Virtualization is a technology that allows you to create safe, isolated environments on your server. For developers, this often means creating self-contained sandboxes for development and testing that cannot negatively affect the host machine. For systems administrators, it allows resources to be scaled to meet changing demand, giving greater control and flexibility in managing infrastructure.
The virtualization stack is made using layers of abstraction. Each layer hides some of the complexity of the layer (or layers) beneath, presenting an increasingly high-level view of the technology. This makes the underlying technology progressively easier to understand and work with.
Virtual machines (VMs) are essentially computers-within-computers. Every VM includes its own operating system and simulated resources, making it completely independent of the host machine (and any other VM). Although more resource-intensive (and slower to boot) than a container, a VM provides strong isolation and reduces the need for additional hardware when running different operating system environments. To find out more, see this overview of the different VM tools and technologies available in the Ubuntu space.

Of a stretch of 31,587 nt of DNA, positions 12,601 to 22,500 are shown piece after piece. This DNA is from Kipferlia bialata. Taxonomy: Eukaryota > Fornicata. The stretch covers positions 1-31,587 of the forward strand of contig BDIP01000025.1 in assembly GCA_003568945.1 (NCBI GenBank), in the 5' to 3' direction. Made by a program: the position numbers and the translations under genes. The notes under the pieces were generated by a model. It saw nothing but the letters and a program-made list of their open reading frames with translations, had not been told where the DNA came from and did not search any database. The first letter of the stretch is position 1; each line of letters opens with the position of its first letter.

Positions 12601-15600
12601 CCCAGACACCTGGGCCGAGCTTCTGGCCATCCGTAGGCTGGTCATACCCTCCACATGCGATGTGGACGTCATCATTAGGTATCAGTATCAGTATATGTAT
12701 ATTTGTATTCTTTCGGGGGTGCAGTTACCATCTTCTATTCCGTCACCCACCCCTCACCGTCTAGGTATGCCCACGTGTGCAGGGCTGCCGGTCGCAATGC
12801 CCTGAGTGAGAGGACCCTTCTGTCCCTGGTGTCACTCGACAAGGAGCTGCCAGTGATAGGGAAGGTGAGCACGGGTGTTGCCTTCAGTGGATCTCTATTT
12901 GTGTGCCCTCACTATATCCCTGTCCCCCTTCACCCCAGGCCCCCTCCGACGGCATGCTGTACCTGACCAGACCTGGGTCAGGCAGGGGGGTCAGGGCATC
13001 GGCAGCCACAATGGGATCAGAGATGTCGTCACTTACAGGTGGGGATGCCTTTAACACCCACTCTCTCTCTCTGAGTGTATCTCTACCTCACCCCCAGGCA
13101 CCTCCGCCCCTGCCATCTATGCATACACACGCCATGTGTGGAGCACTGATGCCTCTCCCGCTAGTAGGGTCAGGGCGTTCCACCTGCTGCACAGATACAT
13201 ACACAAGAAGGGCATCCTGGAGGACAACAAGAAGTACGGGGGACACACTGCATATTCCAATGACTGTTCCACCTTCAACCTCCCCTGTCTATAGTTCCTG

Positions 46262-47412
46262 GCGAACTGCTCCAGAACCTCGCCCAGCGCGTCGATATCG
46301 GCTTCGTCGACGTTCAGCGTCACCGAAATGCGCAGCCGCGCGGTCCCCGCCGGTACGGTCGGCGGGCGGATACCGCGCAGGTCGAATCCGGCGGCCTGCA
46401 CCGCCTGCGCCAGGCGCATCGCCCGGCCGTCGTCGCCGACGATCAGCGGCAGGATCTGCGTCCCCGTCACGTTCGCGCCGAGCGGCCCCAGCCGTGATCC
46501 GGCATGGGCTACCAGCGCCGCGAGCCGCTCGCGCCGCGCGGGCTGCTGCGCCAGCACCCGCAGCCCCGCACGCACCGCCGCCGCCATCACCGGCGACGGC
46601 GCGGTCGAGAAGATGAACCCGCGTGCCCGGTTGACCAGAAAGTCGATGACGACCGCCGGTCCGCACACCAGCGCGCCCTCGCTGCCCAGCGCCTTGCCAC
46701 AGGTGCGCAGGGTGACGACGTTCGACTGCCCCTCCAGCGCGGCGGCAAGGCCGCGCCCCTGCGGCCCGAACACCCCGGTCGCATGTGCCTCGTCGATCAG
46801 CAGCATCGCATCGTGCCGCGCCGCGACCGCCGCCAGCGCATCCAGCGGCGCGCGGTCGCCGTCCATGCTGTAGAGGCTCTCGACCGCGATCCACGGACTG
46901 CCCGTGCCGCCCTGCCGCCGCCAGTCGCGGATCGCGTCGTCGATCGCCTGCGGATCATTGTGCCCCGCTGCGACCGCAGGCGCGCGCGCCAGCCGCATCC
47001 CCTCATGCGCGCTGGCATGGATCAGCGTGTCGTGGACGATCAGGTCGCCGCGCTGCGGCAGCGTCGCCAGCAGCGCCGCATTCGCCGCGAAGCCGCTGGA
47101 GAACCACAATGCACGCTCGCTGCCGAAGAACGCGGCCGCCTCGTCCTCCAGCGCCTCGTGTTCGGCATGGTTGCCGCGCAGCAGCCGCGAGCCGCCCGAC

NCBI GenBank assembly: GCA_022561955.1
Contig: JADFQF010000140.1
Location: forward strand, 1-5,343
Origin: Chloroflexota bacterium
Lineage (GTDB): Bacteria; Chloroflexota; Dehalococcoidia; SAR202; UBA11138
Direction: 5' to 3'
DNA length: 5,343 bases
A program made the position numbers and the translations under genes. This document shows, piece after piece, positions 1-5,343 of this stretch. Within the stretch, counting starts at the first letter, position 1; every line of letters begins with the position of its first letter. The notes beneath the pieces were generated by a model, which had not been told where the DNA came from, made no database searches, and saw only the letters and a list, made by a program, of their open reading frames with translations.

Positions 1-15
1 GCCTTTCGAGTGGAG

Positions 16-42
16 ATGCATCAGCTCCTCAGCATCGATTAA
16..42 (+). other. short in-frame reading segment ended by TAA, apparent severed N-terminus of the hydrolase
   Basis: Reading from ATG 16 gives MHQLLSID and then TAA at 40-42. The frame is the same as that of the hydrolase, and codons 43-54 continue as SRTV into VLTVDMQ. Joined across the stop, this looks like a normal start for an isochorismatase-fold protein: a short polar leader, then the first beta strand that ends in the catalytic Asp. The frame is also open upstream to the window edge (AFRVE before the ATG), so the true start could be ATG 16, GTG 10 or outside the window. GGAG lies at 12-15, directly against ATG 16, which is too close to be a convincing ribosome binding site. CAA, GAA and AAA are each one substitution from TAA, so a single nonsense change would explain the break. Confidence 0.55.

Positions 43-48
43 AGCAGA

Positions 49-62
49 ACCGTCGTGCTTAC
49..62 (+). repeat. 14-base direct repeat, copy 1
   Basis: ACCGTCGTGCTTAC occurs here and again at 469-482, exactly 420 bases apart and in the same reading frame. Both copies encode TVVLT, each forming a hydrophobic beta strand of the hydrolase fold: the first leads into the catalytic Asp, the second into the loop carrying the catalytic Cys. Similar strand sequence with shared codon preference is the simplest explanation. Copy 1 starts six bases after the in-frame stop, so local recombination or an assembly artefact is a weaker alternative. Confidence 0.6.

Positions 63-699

Containers, on the other hand, are a more lightweight virtualization technology. They share the operating system of the host machine, so they are much quicker to provision when demand for resources is high. They are often used for packaging and running applications, since they contain everything the application needs (including any required dependencies and libraries). This ensures consistency across different environments. Containers come in two main flavours: system containers, and application containers.
System containers simulate a full machine in a similar way to a VM. However, since containers run on the host kernel they don’t need to install an operating system, making them quick to start and stop. They are often used for separating user spaces.
Application containers package all of the components needed for a specific application or process to run, including any required dependencies and libraries. This means the application can run consistently, even across different environments, without running into problems of missing dependencies. Application containers are particularly useful for running microservices.
For more details about container tools available in the Ubuntu space, take a look at this overview.